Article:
Welcome to a new feature at The Ginger Nuts of Horror where each month (Or as near as I can manage!) I aim to acquaint you with a host of smaller publishers from around the world and give you a little insight into what goes into running a small press and perhaps a few exclusives on upcoming projects. First out of the blocks is Grey Matter Press. Grey Matter Press is a Chicago based publisher that officially launched in September of 2012. Specialising in dark fiction, they have published authors such as Jonathan Maberry, Ray Garton, William Meikle, John F.D. Taff and Stephen Graham Jones through a string of top quality anthologies. The team of Anthony Rivera and Sharon Lawson are really making a name for themselves as publishers of high quality dark fiction.
What follows is a series of questions I posed to Anthony Rivera - publisher, acquisitions editor with Grey Matter Press.
First of all, thanks for taking the time to talk to us. To start with - some folks out there might not be familiar with the press. Can you tell us a little bit more about it?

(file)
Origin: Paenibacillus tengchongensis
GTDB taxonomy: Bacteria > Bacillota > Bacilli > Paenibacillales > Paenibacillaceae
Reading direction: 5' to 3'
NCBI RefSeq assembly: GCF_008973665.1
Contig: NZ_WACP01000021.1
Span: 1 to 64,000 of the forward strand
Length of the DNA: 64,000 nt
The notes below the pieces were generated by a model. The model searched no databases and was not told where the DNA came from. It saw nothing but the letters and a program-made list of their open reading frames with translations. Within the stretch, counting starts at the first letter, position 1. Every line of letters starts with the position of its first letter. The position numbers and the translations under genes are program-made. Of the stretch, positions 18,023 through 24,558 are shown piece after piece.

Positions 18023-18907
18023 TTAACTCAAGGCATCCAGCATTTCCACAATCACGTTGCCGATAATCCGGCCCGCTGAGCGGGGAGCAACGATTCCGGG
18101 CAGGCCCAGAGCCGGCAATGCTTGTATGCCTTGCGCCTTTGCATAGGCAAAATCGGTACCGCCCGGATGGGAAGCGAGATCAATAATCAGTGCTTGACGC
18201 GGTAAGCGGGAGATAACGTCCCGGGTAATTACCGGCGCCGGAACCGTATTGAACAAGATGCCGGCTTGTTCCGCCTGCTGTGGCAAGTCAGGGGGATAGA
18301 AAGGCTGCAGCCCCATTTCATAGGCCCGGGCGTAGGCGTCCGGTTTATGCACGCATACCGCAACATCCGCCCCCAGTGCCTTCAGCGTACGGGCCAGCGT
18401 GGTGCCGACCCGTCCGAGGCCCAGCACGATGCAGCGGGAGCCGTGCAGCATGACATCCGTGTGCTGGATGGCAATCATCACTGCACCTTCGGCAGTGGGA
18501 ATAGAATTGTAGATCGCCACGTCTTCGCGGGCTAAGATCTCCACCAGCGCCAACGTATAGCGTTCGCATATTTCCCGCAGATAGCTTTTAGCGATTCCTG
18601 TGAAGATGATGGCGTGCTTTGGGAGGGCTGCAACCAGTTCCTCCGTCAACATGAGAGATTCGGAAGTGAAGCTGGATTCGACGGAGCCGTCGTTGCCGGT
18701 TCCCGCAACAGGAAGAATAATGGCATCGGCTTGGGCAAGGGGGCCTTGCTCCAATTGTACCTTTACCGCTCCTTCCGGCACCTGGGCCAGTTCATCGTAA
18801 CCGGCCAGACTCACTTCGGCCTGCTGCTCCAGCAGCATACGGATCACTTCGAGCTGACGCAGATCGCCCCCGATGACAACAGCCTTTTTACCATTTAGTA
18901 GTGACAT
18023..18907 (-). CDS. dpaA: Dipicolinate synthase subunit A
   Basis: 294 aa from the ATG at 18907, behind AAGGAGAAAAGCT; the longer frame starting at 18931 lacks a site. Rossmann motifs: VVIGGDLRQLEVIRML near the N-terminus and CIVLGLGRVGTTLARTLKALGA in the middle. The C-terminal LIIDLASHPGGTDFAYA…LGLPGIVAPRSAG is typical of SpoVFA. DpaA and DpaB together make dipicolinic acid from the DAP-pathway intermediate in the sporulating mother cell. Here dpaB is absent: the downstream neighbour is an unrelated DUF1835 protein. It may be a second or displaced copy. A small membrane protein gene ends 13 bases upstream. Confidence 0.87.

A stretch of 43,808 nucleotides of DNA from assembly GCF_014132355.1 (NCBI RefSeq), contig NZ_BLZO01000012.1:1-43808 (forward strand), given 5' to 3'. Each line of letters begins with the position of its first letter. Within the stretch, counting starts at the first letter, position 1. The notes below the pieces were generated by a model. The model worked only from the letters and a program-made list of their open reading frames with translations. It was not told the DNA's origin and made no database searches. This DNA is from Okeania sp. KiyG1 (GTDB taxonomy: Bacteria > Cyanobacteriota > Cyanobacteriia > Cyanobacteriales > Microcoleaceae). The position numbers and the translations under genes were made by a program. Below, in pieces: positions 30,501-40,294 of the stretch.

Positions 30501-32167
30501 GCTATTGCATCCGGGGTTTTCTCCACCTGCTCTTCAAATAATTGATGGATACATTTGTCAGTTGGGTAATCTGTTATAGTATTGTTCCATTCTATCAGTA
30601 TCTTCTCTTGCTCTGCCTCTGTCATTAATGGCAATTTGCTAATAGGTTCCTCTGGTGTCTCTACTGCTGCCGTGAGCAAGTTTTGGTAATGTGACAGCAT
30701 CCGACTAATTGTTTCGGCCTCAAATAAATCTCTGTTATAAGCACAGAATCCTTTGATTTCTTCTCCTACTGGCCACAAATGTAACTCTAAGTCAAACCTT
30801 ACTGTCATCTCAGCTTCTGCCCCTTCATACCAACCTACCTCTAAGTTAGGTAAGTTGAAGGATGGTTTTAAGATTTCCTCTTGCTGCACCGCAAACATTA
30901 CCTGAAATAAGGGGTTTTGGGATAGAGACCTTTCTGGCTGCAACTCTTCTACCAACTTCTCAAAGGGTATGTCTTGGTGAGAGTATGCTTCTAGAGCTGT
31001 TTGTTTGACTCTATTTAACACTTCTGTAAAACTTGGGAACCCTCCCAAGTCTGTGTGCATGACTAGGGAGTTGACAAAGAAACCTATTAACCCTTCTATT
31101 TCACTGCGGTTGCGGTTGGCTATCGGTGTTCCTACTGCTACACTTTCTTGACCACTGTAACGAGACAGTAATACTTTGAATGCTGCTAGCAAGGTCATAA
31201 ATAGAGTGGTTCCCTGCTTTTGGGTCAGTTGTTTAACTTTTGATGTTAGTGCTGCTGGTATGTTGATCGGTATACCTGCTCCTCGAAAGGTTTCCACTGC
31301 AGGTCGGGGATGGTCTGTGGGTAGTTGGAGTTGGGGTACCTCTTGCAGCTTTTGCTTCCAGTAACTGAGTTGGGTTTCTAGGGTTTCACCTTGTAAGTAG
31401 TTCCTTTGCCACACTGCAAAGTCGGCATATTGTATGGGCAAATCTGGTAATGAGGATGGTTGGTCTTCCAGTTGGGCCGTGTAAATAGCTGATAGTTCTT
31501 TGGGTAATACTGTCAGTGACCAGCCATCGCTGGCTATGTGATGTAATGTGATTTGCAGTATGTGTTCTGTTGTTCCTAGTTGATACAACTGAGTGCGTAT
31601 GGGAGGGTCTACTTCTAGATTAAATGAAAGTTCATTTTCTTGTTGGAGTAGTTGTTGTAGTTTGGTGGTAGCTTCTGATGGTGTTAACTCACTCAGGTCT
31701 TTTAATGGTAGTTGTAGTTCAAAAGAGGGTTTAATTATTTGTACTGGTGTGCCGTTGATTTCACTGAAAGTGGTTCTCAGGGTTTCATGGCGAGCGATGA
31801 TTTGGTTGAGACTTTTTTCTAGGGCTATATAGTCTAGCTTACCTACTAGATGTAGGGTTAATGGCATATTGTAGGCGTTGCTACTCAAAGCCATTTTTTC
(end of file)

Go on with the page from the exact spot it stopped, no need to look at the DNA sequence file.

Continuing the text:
Adrian, I appreciate the opportunity to talk with you and Ginger Nuts of Horror about our press. It’s an honor to participate in your new Press-Ups series. Thanks so much!
Grey Matter Press is headquartered in Chicago and we specialize in dark fiction, exploring themes that investigate the shady side of sinister street, you might say. While many folks may believe we only publish horror, we actually release titles from a whole range of genres -- science fiction, fantasy, crime, noir, thriller and mystery.
We launched this ship in September 2012 with the announcement of simultaneous calls for two anthologies. Those titles became Dark Visions and Splatterlands. During the call window we read so many great manuscripts that we added a volume two to the Dark Visions franchise. These three books, along with a fourth that became our first sci-fi horror mashup, Ominous Realities, were released in the last quarter of 2013. Since then, we’ve gone on to publish titles in a range of genres.
What are some of the titles that are currently available and what is your most recent release?
As of now, two years later, our product line includes a diverse and eclectic catalog, two of which are Bram Stoker Award nominees. By the end of this year we’ll have a full complement of novels, novellas, anthologies and single-author collections. A veritable cornucopia of fear, we like to say. ;)
Our most recent release is the anthology Savage Beasts, published in August 2015. Savage Beasts contains an incredible selection of short fiction that’s really been resonating with fans of dark fiction. The book has been well received, even catching the attention of mainstream entertainment outlets that include both Rue Morgue and Fangoria.